MADISON, WISCONSIN – The news earlier this week that Wisconsin is projected to take in $4.4 billion more than what was previously estimated in general fund tax revenue by mid-2023 should create a clear pathway for state lawmakers to include funds in the biennial state budget to provide some much-needed and well-deserved relief for the state’s nearly 600,000 unpaid family caregivers.

AARP Wisconsin says that relief should come in the form of a $500 individual income tax credit, which was included in Governor Evers’ proposed 2021-23 state budget and recommended by the Governor’s Task Force on Caregiving.

“We refer to these unpaid family caregivers as Wisconsin’s unsung heroes, as they give up countless hours of their own time and money to help their loved ones remain living in their own homes as long as possible,” said AARP Wisconsin State Director Sam Wilson.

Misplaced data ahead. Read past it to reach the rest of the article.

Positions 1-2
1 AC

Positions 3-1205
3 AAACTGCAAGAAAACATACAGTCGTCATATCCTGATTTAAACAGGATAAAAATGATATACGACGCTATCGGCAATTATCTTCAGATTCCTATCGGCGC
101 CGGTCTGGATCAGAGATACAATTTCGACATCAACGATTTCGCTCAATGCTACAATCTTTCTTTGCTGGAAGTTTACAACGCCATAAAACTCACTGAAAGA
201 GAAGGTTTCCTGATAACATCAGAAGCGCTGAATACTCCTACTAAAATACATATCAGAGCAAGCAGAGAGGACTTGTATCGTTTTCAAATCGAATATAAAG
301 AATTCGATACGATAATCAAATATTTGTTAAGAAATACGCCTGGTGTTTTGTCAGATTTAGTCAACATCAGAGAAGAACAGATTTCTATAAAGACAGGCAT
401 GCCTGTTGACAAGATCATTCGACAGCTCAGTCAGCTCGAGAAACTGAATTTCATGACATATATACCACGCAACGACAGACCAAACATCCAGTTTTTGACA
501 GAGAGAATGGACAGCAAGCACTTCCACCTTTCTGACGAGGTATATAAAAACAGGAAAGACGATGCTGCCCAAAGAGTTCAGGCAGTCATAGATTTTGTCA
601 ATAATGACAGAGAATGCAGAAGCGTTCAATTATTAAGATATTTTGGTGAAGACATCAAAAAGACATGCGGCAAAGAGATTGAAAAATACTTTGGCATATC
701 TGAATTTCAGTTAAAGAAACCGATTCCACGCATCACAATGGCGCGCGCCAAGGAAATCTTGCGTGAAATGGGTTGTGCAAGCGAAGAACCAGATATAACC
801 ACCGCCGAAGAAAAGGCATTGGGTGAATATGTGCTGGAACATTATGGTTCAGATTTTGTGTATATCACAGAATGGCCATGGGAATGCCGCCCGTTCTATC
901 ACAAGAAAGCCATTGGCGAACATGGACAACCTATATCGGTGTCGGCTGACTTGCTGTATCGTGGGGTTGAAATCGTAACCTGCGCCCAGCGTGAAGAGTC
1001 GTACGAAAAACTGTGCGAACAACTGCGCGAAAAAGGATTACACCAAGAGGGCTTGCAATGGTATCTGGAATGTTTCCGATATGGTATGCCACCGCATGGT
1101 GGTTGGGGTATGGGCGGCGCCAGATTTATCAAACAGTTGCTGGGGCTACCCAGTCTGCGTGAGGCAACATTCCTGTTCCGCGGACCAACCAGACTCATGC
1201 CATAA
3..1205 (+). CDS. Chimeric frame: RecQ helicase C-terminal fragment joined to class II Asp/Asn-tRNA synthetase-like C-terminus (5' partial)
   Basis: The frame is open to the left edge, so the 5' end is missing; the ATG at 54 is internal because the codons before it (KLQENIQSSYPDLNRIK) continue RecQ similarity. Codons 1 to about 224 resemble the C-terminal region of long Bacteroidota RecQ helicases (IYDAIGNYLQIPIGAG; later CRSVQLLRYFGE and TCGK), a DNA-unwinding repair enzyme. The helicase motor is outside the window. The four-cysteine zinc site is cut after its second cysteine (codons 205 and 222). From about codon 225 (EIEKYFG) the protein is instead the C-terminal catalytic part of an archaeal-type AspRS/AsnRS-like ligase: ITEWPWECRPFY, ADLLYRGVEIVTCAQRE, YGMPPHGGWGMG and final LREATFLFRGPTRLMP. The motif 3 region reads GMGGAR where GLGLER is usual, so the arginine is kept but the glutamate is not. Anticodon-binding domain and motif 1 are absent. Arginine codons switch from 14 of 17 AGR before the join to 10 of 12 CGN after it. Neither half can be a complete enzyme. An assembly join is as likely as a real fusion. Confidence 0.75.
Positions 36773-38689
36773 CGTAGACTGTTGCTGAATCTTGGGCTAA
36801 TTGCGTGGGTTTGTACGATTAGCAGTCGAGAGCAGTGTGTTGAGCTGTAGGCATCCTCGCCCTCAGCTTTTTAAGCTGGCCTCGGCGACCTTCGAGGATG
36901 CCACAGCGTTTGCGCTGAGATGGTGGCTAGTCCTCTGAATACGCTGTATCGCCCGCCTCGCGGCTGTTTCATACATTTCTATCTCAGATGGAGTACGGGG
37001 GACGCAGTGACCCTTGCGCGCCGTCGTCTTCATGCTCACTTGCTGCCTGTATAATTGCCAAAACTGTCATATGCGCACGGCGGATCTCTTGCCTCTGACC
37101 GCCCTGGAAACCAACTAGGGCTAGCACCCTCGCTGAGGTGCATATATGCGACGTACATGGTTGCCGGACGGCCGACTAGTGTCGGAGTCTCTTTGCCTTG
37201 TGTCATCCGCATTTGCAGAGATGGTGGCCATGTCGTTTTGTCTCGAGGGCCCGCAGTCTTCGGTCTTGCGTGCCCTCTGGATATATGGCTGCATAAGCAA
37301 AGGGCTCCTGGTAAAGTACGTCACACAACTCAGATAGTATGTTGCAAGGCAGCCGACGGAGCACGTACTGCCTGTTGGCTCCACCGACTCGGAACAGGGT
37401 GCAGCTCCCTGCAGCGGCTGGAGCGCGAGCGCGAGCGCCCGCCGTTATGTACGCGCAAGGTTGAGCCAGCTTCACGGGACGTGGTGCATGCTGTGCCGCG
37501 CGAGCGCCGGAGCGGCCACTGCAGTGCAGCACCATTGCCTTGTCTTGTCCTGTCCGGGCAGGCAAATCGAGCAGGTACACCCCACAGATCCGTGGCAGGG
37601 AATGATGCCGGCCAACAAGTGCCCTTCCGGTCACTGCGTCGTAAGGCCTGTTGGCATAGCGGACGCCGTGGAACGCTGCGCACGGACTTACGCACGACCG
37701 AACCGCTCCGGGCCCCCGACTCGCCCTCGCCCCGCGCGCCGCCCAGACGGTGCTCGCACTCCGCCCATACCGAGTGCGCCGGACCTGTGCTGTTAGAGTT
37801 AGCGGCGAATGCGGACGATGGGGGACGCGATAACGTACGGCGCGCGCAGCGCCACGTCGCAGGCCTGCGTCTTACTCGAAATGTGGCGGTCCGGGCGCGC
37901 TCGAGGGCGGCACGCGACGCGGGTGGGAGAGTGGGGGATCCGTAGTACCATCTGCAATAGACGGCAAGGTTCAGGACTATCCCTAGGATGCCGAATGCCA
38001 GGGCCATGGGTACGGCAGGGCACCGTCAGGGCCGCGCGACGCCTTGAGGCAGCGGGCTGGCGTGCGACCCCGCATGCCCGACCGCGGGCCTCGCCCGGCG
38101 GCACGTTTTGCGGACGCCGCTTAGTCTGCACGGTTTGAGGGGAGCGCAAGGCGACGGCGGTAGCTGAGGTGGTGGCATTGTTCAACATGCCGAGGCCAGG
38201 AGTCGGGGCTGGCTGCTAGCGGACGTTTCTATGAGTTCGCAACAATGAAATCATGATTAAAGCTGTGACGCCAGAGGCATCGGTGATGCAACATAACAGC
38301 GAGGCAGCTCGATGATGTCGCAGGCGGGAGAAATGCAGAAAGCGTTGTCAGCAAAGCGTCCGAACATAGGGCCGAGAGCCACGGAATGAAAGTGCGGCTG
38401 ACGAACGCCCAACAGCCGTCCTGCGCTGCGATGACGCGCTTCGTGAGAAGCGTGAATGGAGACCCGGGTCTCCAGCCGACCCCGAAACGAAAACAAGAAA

“No one disputes the fact that family caregivers play an incredibly important role in Wisconsin’s long-term care system. Our hope is that with this week’s news about the projected boost in tax collections, our state’s commitment to supporting these caregivers can become a bipartisan vision shared by all legislators as they work to finalize the budget.”

The tax credit, which would cost Wisconsin just over $200 million, is similar to separate legislation (SB 126) previously proposed by two state Republicans, including Senator Patrick Testin and Representative Ken Skowronski.

If approved, the individual income tax credit could be used for certain expenses incurred by a family caregiver who assists a qualified family member.

“Each year, Wisconsin’s unpaid family caregivers provide about 538 million hours of care to their parents, spouses, partners, and other adult loved ones,” Wilson said. “In addition, they spend an average of $7,000 per year on out-of-pocket costs related to caregiving. They provide this care while also keeping up with their own jobs, running their own households and trying to make ends meet.

“We at AARP believe that making this small investment in caregivers right now will lead to much better care for families down the road,” Wilson said. “It’s high time we step up our game and do more to assist these heroes. We hope lawmakers clearly understand that this is an important first step to providing this critical support.”

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